If you listened to The Dave Nemo Show October 20th on Road Dog Trucking Radio, SiriusXM 146, you may have heard Relay’s Executive Vice President Meghann Erhart talking about the ‘future of finance’ in trucking and logistics with host Dave Nemo. The conversation ranged from Meghann’s first experience in a truck to how Relay’s team makes it easier for drivers and carriers to pay for fuel and other over-the-road expenses with its digital payments network. And if you missed the show, read on for key insights for trucking professionals.
Route planning is key.
Dave pointed out that after payroll, the cost of fuel is the most expensive part of trucking and asked Meghann her thoughts. “One of the things we talk to customers about is route planning – how to make sure you don’t go out of route,” Meghann explained. She sees technology as an essential tool in helping drivers optimize their journeys and work efficiently, so they can make the most out of every load.
“As we continue to add locations with merchants to use our fuel payment product, we make sure we tell the drivers: ‘Hey, we don’t want you to go out of route to fuel. We know how much it costs if you do go out of route.’ So we make sure to work with them and plan their route well.”
Focus on price, not discount.
The discussion turned to the idea of hunting for discounts and looking for the cheapest diesel available, but Meghann was quick to point out that the deepest discount doesn’t always deliver the greatest savings. “Where we really focus as we talk to drivers and fuel managers is net price, where it’s not necessarily the discount but the total cost per gallon that you're paying for that diesel,” she said.
“A discount might be great – it might be 20 cents – but it still might be priced higher from a retail perspective to where, rather than that 20 cents, you can actually get it for a better price if you go down the road ten miles, still on route of course!
“In our app, we focus on net price, meaning what is the cost once you put all the discounts in, what is the cost you would be paying for that gallon of diesel fuel to make sure you’re being incredibly smart but not having to do the research and math yourself. The cost of fuel is really what matters versus just the discount, and net price allows you to see that.”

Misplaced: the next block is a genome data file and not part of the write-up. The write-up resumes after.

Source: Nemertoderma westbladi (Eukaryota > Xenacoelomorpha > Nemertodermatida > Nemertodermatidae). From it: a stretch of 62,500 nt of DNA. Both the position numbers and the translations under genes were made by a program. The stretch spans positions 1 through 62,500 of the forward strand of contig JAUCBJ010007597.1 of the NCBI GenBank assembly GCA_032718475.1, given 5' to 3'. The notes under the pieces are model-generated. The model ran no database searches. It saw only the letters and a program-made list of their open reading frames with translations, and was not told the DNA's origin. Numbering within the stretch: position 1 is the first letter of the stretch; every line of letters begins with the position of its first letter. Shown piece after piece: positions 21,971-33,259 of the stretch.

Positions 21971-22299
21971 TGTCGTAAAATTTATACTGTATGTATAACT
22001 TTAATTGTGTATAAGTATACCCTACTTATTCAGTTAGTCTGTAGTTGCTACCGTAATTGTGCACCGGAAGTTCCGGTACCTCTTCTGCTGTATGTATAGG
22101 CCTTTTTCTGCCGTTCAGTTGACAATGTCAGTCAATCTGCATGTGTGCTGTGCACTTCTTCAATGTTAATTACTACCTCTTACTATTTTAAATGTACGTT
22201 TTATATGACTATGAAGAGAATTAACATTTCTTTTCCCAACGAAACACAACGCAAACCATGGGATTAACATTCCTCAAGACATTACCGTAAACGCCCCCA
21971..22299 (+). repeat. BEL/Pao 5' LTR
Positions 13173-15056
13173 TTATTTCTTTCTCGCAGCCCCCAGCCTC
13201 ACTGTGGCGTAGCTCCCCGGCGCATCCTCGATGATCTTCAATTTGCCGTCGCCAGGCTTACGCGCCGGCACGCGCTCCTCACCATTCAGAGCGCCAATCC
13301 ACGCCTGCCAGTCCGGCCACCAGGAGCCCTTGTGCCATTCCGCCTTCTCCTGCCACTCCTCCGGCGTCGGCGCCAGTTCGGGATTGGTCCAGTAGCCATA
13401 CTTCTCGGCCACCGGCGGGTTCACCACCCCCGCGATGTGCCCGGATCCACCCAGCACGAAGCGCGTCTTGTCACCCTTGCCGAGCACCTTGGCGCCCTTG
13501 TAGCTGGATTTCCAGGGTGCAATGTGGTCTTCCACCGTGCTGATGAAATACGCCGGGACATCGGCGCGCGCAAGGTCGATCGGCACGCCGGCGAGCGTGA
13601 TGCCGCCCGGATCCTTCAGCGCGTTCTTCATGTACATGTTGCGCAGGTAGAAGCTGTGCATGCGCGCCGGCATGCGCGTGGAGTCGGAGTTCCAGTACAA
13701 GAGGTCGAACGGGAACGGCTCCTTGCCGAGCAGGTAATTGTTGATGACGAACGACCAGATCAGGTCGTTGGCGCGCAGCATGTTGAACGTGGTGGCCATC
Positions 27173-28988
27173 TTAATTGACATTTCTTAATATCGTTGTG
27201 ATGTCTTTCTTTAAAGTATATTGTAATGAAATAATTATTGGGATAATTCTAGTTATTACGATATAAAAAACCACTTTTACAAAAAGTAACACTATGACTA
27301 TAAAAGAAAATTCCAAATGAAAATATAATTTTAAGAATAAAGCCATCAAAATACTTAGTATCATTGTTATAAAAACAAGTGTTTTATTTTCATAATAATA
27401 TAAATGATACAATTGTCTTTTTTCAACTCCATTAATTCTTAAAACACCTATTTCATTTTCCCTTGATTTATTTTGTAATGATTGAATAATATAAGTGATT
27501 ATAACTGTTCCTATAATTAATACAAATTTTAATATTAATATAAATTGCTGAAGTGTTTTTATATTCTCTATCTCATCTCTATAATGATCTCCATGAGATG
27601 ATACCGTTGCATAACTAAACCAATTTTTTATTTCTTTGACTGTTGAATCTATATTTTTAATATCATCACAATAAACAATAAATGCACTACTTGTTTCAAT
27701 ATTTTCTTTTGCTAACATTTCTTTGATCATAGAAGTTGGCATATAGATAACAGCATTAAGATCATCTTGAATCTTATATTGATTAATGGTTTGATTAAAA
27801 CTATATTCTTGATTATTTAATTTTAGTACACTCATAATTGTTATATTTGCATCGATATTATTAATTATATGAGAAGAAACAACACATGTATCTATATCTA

Loyalty adds up.
It’s important to note that fuel costs aren’t the only things that add up. Many merchants offer loyalty points and rewards programs that can make a difference for fleets and drivers. Those considerations also factor into route planning and into Meghann’s interactions with drivers.
“I know drivers have so many costs when they’re out on the road, and they live by those loyalty programs, whether it’s accumulating them so that they can get a great meal or they can get at least one meal a day,” she explains. “I’ve met drivers over the years that take all of their loyalty points and save them for Christmas time, for the holidays, or for someone’s birthday, to be able to surprise someone with something that they can buy in one of these truck stops using their points. So the loyalty play really does matter and factors into the decisions that drivers make.”
Relationships make all the difference.
Dave spoke about the need to forge strong relationships across the transportation industry, not only with carriers and drivers, but also with brokers, warehouses, merchants, and more, noting Relay’s reputation for relationship building.
“A lot of people have thought, as things have changed and especially in the post-covid world, this is going to be a transactional industry,” Meghann replied. “But it is not. This is a relationship industry, whether it be a driver with their dispatcher or their fuel manager or companies that they talk to for factoring or brokerage.” She explained the need to be able to call someone and have a conversation about loads or pricing, and how important it is to have people you trust and who trust you.
“And if you don’t make those calls, if you don’t reach out to people, then it becomes transactional,” she said. “But man, that’s a hard way to run trucks.”